Experience advantage

25 April 2008

It is generally accepted in industrialised countries that equipment used at work should be inspected at regular intervals to ensure that it has not deteriorated to an extent where it is unsafe to use. This is particularly important with cranes and other lifting equipment where failure can lead to human tragedy, costly delays to projects and prosecution of companies and individuals. Consequently, most countries have legal requirements for the inspection of cranes, setting out, in more or less detail, the frequency of inspection and who should carry this out.

In the European Union the primary legislation requiring inspection of work equipment, including cranes, is Directive 95/63/EC, which amends the Use of Work Equipment Directive 89/655/EEC. This requires employers to ensure that where safety of the crane depends on correct installation the crane “shall be subject to an initial inspection (after installation and before first being put into service) and an inspection after assembly at a new site or in a new location by competent persons within the meaning of national laws and/or practices.”

The Directive goes on to say, “The employer shall ensure that work equipment exposed to conditions causing deterioration which is liable to result in dangerous situations is subject to:

• periodic inspections and, where appropriate, testing by competent persons within the meaning of national laws and/or practices

• special inspections by competent persons within the meaning of national laws and/or practices each time that exceptional circumstances which are liable to jeopardize the safety of the work equipment have occurred, such as modification work, accidents, natural phenomena or prolonged periods of inactivity,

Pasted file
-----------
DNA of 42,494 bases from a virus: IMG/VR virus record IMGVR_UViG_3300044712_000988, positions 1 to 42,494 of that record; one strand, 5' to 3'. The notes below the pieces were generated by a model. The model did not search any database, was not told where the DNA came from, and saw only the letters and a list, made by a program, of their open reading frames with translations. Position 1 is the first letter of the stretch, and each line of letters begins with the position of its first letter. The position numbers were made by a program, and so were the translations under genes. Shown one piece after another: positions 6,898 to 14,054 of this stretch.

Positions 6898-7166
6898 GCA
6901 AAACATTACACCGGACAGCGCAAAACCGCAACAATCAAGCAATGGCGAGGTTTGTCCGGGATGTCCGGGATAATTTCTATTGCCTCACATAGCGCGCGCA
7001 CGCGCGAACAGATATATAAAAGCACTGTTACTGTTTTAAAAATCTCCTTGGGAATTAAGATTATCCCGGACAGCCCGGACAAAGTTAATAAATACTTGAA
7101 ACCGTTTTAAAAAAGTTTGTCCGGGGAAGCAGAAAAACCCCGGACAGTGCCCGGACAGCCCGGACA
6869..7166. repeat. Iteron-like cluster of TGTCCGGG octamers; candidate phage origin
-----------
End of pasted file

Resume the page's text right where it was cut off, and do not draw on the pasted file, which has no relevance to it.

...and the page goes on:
• to ensure that health and safety conditions are maintained and that the deterioration can be detected and remedied in good time.”

Similar requirements are found in the OSHA regulations in the US and in the regulations of most other industrialised countries. A consistent theme in these is the reference to “competent persons” to carry out periodic detailed inspections (referred to in the UK as “thorough examinations”). The experience and qualifications required for a competent person depends on the national regulations of each country. In the UK, for example, the Approved Code of Practice to the Lifting Operations and Lifting Equipment Regulations 1998 (LOLER) require that:

“You should ensure that the person carrying out a thorough examination has such appropriate practical and theoretical knowledge and experience of the lifting equipment to be thoroughly examined as will enable them to detect defects or weaknesses and to assess their importance in relation to the safety and continued use of the lifting equipment.”

This means that a competent person must have a good technical background, understanding the engineering principles behind the design and operation of the crane. They also need knowledge of the legal requirements for inspection of cranes, including intervals between inspections, different types of inspection (intermediate inspections and thorough examinations) and documenting the results of the inspection. Also important is specific knowledge of the machine they are inspecting, so that they can both find and assess the significance of defects.

Finally, an essential attribute for the competent person carrying out inspections is independence. This is essential if inspections of cranes are to be effective and meaningful. As the guidance to LOLER puts it: